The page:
There has been a profound deterioration in the education of our medical students. I only make this contention after having taught over a hundred medical students across five continents, often one-on-one and for extended periods. Although the majority of those I’ve taught have been students educated at international medical institutions, a substantial number have been those from U.S. medical schools. While I do recognize that those that find their way to me are a tiny subset of those that are struggling, nonetheless, I have been appalled deficiencies I find in their understanding of human physiology and pathophysiology. I believe that the single most important contributor to this deterioration is standardized testing as it exists in its current form and its increasing role in the residency application process.
High USMLE scores are near-unanimously perceived among medical students as decisive to their applications to residency programs. This is validated by NRMP data; USMLE Step 1 scores may be the most important determinant in gaining the attention of competitive residency programs. This is not to suggest that letters of reference, contributions to research, service and/or education and personal relationships/interpersonal skills are not important. However, a poor USMLE score may sabotage an otherwise solid application.
In a 2018 survey of 1,333 program directors, 94 percent and 70 percent of responses assigned the USMLE Step 1/COMLEX level 1 score and any associated failed attempt an average importance rating of 4.1 and 4.5 (out of 5), respectively, amongst factors dictating whether an interview would be offered. As a matter of perspective, no other factor was cited as often, and only three other factors had a substantially higher assigned scores: 1. Being flagged as in violation of the Match, 2. Evidence of professionalism and ethics and 3. Perceived commitment to the applied specialty.
Somewhat surprising is that USMLE scores and associated failed attempts continued to be decisive in creating rank-order lists of interviewed applicants with 78 percent and 47 percent of program directors assigning scores of 4.1 and 4.5, respectively. The only factors that scored higher at this stage were impressions of interviewees by faculty and house staff, feedback from residents and interpersonal.
Keep in mind that just gaining admission to a U.S. medical school is competitive; most recently only over 7 percent of 51,000 applications. This 7 percent compete among themselves and thousands of international medical graduates for a limited and proportionately decreasing number of residency positions across various specialties. As a surrogate of competitiveness, the overall unmatched rate for 2018 stood at 4.9 percent and 36.9 percent for U.S. and international medical graduates, respectively. For the six most competitive specialties in the same year, defined by the same, unmatched rates ranged between 10-13.7 percent and 50.3-61.5 percent for U.S. and international medical graduates, respectively. Within this strata, USMLE Step 1 and Step 2 CK scores below which applicants are seldom interviewed, ranged between 235-250, which, based on an off-the-cuff tabulation, reflects a percentile of > 85 percent, assuming a standard deviation of +/- 15.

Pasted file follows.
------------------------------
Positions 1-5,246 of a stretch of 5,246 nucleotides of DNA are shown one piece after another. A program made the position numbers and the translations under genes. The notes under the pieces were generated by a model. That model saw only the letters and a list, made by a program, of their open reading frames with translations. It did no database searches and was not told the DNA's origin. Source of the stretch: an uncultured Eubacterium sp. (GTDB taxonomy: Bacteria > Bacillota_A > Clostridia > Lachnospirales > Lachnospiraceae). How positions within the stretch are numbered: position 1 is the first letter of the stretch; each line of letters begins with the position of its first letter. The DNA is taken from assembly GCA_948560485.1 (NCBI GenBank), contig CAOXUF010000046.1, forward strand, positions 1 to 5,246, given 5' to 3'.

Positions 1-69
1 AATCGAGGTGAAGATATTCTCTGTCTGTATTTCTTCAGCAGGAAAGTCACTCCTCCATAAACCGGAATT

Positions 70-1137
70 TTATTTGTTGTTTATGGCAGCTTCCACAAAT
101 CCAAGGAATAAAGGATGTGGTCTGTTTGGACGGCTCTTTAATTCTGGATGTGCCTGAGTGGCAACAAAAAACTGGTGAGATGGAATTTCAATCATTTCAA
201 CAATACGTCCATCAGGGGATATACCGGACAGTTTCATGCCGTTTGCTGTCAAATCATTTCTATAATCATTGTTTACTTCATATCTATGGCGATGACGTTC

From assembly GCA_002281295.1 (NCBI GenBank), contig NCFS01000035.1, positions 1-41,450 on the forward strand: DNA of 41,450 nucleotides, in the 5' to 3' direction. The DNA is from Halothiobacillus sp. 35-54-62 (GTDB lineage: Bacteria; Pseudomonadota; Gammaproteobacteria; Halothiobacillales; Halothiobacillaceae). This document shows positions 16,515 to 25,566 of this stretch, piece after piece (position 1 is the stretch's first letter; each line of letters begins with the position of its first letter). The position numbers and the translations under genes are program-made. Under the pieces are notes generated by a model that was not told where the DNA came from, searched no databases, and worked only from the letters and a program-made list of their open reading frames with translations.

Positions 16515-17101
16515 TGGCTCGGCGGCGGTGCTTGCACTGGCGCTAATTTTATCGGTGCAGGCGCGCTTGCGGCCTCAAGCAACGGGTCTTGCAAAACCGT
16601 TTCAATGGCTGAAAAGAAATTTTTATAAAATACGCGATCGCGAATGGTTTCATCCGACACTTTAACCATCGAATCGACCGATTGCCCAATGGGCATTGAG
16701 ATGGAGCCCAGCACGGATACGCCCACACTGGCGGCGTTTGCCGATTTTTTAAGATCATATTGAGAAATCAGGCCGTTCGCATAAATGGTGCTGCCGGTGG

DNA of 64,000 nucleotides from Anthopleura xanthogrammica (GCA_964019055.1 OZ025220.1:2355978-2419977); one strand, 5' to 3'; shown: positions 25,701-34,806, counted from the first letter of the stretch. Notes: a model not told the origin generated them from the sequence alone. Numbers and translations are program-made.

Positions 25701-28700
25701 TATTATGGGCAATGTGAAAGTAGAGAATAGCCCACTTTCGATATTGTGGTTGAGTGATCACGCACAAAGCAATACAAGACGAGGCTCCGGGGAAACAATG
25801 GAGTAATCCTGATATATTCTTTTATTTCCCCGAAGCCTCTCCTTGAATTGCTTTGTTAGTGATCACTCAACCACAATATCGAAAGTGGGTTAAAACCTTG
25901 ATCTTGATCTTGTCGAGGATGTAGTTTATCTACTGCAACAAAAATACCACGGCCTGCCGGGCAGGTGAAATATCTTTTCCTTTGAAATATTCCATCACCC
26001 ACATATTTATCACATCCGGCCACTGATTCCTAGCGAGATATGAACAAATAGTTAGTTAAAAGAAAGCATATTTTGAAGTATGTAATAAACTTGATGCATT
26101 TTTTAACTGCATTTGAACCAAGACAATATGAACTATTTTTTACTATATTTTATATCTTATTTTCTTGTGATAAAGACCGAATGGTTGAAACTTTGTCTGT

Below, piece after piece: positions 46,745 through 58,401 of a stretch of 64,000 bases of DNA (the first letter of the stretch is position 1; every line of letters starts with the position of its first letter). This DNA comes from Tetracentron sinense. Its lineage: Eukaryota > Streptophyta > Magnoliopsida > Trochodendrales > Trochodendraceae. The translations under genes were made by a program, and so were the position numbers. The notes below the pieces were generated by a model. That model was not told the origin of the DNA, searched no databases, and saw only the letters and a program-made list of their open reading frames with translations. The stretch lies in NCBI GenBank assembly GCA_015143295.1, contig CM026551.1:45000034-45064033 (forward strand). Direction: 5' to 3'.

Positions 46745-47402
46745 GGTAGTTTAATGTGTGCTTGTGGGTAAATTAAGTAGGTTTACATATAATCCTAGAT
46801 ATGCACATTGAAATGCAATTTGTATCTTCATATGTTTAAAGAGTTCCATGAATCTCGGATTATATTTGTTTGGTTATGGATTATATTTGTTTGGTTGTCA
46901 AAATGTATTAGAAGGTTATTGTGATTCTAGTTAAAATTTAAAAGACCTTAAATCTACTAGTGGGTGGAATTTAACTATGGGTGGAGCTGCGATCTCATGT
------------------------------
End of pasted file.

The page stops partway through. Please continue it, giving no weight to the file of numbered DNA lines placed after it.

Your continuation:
I cite these numbers not to bore you with empirical data, but to illustrate the drive, discipline and academic excellence one must demonstrate in order to enter a U.S. medical school and obtain a residency position of choice. For those applicants with an eye on the more competitive specialties, preparation starts from day one of medical school, if not earlier and often at the expense of a solid foundation in basic medical science.
Think about it. Performance on the USMLE Step 1 — a single-day multiple-choice exam usually taken at the end of the second year of medical school, reportedly assessing competency (not achievement) in basic medical sciences — may be the most heavily weighted component of the residency application process.
This format and its misguided use as an achievement exam to discriminate between residency applicants are steering medical students and by extension medical education towards test performance. No longer are we interested in how a medical student thinks; no longer are we interested in how a medical student leverages their understanding of medicine to solve novel problems. Instead, test performance and ultimately the match result is the yardstick by which programs are reputed.
In my seven years of teaching students for the USMLE, I rarely encounter an American medical student who has voluntarily engaged the foundational texts of the basic medical disciplines or has been required to review the seminal scientific papers from which our understanding of medicine is derived. Rather, their education consists of lecture notes and USMLE focused review books that fail to capture and subsequently confer the foundational mechanistic and probabilistic way in which human biology operates.
Adding fuel to the fire, as an assessment, we ask for “single best answer” responses from a list, not a demonstration of one’s thought process or other skills more essential to the long-term practice of medicine. Few medical students ask the why and the how. The goal, it seems, is to memorize the needed facts and recognize key associations that will allow one to score the highest they can on the USMLE. The expense is curiosity, and the result is a generation of physicians entering clinical training with a knowledge base derived from test-preparation material.
My worry is we are spawning a generation of algorithmic “providers,” not physicians, ill-equipped to further advance medicine and its evolving practice.
“The Curious Radiologist” is a radiologist.
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